val literal = expression.evaluate(document)
        document + (outputField, literal.value)
      } catch {
        case t: Throwable => injectException(document, outputField, t)
      }
    })
  }
As Scala does not offer memoization out-of-box, you can easily hand-toss one or use libraries like Scalaz.

In the code below, I use a simple mutable map to cache the result of evaluation by using function argument as a key. So Memoize is a Function as it extends from Function1, that takes in single argument T1 and returns the result R. It is a class at the same time and its apply method first checks for the presence of the argument in the cache, if the argument is found, it returns the result of previously stored computation, else it evaluates the function, caches its result and then returns it to the caller.

import scala.collection.mutable.Map

class Memoize[-T1, +R] private (fn: T1 => R) extends (T1 => R) {
  private[this] val cache = Map[T1, R]()

  def apply(arg: T1): R = {
    if(cache.contains(arg)) {
      cache(arg)
    } else {
      val result = fn(arg)
      cache += ((arg, result))
      result
    }
  }
}

object Memoize {
  def apply[T1, R](fn: T1 => R) = new Memoize[T1, R](fn)
}
Below are the tests that were used to flush it out. We used the Specs2 framework.
@RunWith(classOf[JUnitRunner])
class MemoizeSpecs extends Specification {
  "Memoizer" should {

    def square(x: Int) = x * x

    "evaluate a function correctly" in {
      //Given
      val memoizedSquare = Memoize(square)

      //When
      val x = 2

      //Then
      memoizedSquare(x) mustEqual square(x)
    }

    "ensures it calls a function with same arguments just once and memoizes for later use" in {
      //Given
      var called = 0
      def aFunction(x: Int): (Int, Int) = {
        called += 1
        (x, called)
      }

      val memoizedFunction = Memoize(aFunction)

      //When
      val x = 1
      val resultOnce = memoizedFunction(x)
      val resultTwice = memoizedFunction(x)

      //Then
      resultOnce mustEqual (x, 1)
      resultTwice mustEqual (x, 1)
    }

    "calls a function with different arguments just once and memoizes for later use" in {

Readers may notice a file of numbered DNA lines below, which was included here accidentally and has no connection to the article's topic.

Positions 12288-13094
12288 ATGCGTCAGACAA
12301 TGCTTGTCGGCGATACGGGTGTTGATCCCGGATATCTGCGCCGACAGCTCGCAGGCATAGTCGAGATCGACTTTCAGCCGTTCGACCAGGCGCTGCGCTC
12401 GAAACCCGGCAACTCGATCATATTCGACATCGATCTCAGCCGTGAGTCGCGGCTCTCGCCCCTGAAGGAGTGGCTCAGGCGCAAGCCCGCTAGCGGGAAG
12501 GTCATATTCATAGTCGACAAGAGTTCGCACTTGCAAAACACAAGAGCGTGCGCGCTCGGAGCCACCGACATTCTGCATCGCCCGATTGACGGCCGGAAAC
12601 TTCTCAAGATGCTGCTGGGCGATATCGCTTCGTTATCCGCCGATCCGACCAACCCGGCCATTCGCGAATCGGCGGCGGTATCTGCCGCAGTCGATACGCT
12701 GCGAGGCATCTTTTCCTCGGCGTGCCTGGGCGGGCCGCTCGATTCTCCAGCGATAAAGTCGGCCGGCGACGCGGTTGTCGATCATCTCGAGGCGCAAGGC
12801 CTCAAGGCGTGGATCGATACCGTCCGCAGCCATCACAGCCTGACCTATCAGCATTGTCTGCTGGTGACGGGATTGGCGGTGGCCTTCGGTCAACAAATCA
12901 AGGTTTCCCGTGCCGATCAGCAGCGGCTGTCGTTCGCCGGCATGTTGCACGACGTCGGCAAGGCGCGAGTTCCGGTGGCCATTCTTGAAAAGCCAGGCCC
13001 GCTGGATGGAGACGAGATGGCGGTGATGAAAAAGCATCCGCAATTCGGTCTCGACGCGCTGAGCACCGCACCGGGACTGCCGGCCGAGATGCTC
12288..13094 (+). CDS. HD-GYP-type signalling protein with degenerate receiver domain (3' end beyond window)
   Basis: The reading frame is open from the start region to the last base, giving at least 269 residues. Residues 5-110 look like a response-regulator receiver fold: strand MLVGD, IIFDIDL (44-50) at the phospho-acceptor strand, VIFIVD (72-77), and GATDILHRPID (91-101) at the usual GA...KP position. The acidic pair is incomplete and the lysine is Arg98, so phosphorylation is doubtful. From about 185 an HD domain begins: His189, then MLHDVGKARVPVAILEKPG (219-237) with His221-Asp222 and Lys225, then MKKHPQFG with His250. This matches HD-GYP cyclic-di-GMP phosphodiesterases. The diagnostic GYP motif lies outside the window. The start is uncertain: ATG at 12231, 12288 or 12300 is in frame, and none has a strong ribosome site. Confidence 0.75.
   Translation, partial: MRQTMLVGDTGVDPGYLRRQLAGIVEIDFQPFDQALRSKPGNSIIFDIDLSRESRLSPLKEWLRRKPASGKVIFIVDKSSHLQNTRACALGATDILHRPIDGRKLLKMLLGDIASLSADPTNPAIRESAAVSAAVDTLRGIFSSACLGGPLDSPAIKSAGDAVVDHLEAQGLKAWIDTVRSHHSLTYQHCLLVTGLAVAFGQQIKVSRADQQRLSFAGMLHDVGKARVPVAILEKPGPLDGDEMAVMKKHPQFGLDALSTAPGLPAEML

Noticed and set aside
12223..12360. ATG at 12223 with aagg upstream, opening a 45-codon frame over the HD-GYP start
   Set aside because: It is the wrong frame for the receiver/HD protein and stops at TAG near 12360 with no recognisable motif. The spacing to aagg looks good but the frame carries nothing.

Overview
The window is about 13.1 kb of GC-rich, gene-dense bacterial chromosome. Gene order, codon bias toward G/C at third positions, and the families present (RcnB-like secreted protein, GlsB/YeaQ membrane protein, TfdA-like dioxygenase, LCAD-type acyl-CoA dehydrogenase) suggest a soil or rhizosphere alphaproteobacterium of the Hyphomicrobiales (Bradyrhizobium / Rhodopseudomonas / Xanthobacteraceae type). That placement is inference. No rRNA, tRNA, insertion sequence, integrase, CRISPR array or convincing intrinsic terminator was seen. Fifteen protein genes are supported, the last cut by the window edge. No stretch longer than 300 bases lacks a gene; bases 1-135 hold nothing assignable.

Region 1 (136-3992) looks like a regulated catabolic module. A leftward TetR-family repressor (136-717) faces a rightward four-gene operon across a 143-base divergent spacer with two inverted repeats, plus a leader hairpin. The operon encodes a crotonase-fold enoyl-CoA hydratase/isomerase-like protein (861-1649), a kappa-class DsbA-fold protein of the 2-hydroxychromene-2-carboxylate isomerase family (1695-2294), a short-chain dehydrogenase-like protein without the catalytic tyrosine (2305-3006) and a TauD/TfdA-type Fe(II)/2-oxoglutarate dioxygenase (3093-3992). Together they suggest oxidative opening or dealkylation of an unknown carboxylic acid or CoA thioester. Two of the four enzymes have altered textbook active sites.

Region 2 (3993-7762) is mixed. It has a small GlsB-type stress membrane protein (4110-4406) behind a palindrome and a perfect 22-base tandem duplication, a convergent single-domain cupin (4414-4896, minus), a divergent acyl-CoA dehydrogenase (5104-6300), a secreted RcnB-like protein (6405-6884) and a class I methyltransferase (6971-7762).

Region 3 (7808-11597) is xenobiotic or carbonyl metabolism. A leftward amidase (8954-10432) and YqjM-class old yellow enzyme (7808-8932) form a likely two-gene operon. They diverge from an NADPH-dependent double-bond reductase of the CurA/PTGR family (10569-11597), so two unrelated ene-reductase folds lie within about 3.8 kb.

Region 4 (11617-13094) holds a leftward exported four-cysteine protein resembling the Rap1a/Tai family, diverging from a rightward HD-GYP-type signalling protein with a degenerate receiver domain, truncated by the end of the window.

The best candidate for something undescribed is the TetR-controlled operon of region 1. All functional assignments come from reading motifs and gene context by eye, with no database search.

//Given
      var called = 0
      def aFunction(x: Int): (Int, Int) = {
        called += 1
        (x, called)
      }

      val memoizedFunction = Memoize(aFunction)

      //When
      val x = 1
      val resultXOnce = memoizedFunction(x)
      val resultXTwice = memoizedFunction(x)
      
      val y = 2
      val resultYOnce = memoizedFunction(y)
      val resultYTwice = memoizedFunction(y)

      //Then
      resultXOnce mustEqual (x, 1)
      resultXTwice mustEqual (x, 1)

      resultYOnce mustEqual (y, 2)
      resultYTwice mustEqual (y, 2)
    }
  }
}
So, in the Memoize code above, you may have wondered, what is the use of private[this] on line 4 that is highlighted. Why can't I just use private here?

When I used private here, I get the following 2 compile errors:

  1. contravariant type T1 occurs in invariant position in type => scala.collection.mutable.Map[T1,R] of value cache
    private val cache = Map[T1, R]()
  2. covariant type R occurs in invariant position in type => scala.collection.mutable.Map[T1,R] of value cache
     private val cache = Map[T1, R]()

To be honest with you I had to fight this one out, the compiler would not simply take in private and not much help from googling as well. Eventually, I could not find any better explanation in other than Martin Odersky's book - Programming in Scala, Chapter 19, Section 19.7. Just inlining it here for reference

....You might wonder whether this code passes the Scala type checker. After all, queues now contain two reassignable fields of the covariant parameter type T. Is this not a violation of the variance rules? It would be indeed, except for the detail that leading and trailing have a private[this] modifier and are thus declared to be object private.

As mentioned in Section 13.5, object private members can be accessed only from within the object in which they are defined. It turns out that accesses to variables from the same object in which they are defined do not cause problems with variance. The intuitive explanation is that, in order to construct a case where variance would lead to type errors, you need to have a reference to a containing object that has a statically weaker type than the type the object was defined with. For accesses to object private values, however, this is impossible.

Scala's variance checking rules contain a special case for object private definitions. Such definitions are omitted when it is checked that a type parameter with either a + or - annotation occurs only in positions that have the same variance classification. Therefore, the code below compiles without error.

On the other hand, if you had left out the [this] qualifiers from the two private modifiers, you would see two type errors:...

So, the private[this] is really needed here, because mutable Map[T1, R] here has invariant types.